Another groups wants a slice of Brussels

AS if Martin Bell's intervention in June's European elections wasn't enough, there are now plans to field candidates who will appeal directly to today's on-line generation.

AS if Martin Bell's intervention in June's European elections wasn't enough, there are now plans to field candidates who will appeal directly to today's on-line generation.

Your Party is seeking volunteers to stand in the East of England euro constituency that covers Essex, Suffolk and four other counties.

Launched two weeks ago, its founders say it is based on the principles of direct democracy and genuine public involvement. Membership is open to everyone via the website www.yourparty.org.

Co-founder Dan Thompson says: "The party begins with a blank sheet and via the website. All members will be entitled to propose party policies, take part in on-line debates and vote on all party policies. Members will choose all candidates and Your Party representatives must vote in accordance to the members' final decision. The party plans to field candidates in local, national and European elections."


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He adds: "Your Party offers a fantastic opportunity to give people in the East of England genuine involvement and a real say. Our first goal is to field an East of England candidate for the European elections. Anyone can put themselves forward by joining Your Party at www.yourparty.org and registering their interest to stand by April 16."

By appealing to the e-generation, the new party is more likely to damage Labour and the Liberal Democrats than the Conservatives, whose traditional voters will need little incentive to turn out on June 10 now that the European Constitution is guaranteed to be top issue of the campaign.

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ULTRAMARINE liveried carriages daubed Great Eastern are emerging from the paintshops at Ilford and stand alongside the main lines ready to swing into service on Thursday when National Express takes over the East Anglia franchise.

The new operator will be judged on the reliability of InterCity services to and from London and East Anglia. For a journey timetabled to take between 58 minutes at its fastest and 70 minutes for most other times, that so many operate behind schedule is unbelievable. It may not always been the fault of outgoing franchisee Anglia, given the track capacity problems into and out of Liverpool Street and also that signalling and overhead power faults are far too prevalent, but the company can be blamed for operating ageing locomotive hauled trains which all too often conk out.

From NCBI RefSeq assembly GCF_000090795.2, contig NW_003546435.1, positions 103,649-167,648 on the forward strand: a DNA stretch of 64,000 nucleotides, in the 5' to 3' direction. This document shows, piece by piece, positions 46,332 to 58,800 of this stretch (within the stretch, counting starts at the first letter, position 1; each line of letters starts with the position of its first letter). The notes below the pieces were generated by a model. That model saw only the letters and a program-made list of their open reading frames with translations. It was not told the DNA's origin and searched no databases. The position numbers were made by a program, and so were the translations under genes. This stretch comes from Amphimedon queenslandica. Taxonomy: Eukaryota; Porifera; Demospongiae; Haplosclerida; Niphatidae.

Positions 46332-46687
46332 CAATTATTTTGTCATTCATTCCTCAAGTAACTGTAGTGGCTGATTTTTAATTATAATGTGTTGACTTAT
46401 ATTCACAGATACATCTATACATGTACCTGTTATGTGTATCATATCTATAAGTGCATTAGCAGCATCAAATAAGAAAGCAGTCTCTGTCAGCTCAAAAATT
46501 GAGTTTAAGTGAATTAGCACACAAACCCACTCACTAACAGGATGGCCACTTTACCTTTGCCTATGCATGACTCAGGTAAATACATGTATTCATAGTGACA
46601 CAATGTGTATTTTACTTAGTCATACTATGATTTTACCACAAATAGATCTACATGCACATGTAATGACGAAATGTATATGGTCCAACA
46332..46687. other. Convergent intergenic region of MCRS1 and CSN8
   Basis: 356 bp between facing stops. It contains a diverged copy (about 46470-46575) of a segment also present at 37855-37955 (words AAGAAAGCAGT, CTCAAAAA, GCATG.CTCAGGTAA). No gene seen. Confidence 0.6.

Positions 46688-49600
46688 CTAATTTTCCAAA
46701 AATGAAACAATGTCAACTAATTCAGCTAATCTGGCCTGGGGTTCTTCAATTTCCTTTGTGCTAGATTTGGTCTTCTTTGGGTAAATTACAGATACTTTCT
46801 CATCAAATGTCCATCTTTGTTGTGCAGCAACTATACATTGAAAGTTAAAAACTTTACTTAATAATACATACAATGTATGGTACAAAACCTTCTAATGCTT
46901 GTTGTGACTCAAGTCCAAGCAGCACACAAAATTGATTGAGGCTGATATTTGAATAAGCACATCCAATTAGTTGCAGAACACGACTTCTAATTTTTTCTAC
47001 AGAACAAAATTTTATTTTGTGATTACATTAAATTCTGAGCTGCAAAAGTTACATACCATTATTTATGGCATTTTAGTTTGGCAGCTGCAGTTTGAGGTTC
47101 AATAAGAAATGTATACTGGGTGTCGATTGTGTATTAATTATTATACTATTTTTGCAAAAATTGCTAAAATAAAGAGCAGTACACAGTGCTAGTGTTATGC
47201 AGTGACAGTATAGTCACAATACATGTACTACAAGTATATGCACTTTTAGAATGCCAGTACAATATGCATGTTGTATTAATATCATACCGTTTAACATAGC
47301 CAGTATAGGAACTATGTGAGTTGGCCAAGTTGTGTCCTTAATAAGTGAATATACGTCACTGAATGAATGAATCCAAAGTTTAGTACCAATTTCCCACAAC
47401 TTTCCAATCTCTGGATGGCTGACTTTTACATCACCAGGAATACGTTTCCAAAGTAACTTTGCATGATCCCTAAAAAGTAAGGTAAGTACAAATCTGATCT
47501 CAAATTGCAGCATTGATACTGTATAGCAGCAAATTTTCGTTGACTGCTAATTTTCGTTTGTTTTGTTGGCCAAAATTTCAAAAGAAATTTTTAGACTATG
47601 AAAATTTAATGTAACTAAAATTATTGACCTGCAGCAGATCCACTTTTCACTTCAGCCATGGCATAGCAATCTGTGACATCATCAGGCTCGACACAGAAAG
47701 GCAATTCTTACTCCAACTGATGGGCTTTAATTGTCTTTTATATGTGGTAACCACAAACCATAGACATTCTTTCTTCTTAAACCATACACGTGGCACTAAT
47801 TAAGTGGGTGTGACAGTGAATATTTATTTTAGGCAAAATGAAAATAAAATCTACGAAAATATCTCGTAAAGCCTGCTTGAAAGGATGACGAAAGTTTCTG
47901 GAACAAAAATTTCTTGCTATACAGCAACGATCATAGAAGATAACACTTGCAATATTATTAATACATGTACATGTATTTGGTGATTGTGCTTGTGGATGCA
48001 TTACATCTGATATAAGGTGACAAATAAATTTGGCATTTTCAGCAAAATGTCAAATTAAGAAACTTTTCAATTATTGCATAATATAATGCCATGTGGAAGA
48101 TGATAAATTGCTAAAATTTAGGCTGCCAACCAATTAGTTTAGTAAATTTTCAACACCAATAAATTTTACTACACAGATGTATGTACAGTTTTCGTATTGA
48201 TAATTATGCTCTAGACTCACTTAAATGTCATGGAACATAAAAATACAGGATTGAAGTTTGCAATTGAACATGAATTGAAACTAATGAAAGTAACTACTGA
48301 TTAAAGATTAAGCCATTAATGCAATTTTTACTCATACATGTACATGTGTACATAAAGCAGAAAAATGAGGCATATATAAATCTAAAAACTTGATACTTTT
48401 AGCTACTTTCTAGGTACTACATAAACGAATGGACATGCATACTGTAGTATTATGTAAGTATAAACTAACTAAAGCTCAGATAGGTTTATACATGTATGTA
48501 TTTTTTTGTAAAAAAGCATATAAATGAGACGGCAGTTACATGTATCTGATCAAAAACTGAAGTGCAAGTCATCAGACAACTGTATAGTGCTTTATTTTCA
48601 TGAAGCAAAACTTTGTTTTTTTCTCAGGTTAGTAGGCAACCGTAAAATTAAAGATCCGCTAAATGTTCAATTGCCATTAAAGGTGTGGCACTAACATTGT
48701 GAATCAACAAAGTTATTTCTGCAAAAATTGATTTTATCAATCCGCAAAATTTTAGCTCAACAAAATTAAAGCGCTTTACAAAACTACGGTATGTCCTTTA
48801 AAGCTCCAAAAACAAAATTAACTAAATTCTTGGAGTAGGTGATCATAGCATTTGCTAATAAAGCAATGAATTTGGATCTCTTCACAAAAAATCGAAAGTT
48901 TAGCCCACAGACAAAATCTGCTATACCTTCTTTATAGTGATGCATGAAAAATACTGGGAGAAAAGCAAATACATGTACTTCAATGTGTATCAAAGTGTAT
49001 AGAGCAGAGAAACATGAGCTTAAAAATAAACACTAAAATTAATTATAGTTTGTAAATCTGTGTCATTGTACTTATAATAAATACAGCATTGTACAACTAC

"Passengers delayed as engine breaks down" reported the EADT on March 17 when there was yet another catastrophic failure with a 38-year-old Class 86 Anglia locomotive at Diss, causing trains to be cancelled and others to operate more than 80 minutes late. It's a suitable epitaph.

Anglia Railways was shortlisted for the franchise under the guise of GB Railways, but missed out to National Express. According to Rail Express magazine, the reason was down to money rather than quality.

"The view in the industry is that the award has been made on the basis of the operator willing to pay the highest premium to the Strategic Rail Authority for the right to operate services.

"These are expected to make profits of at least £90million per annum, but this will reduce substantially after premium payments of some £50m are made every year."

So when you fist over your ludicrously high £51 at Ipswich for a peak period return fare to London, just remember you're helping contribute to an operating profit of £90 million a year.

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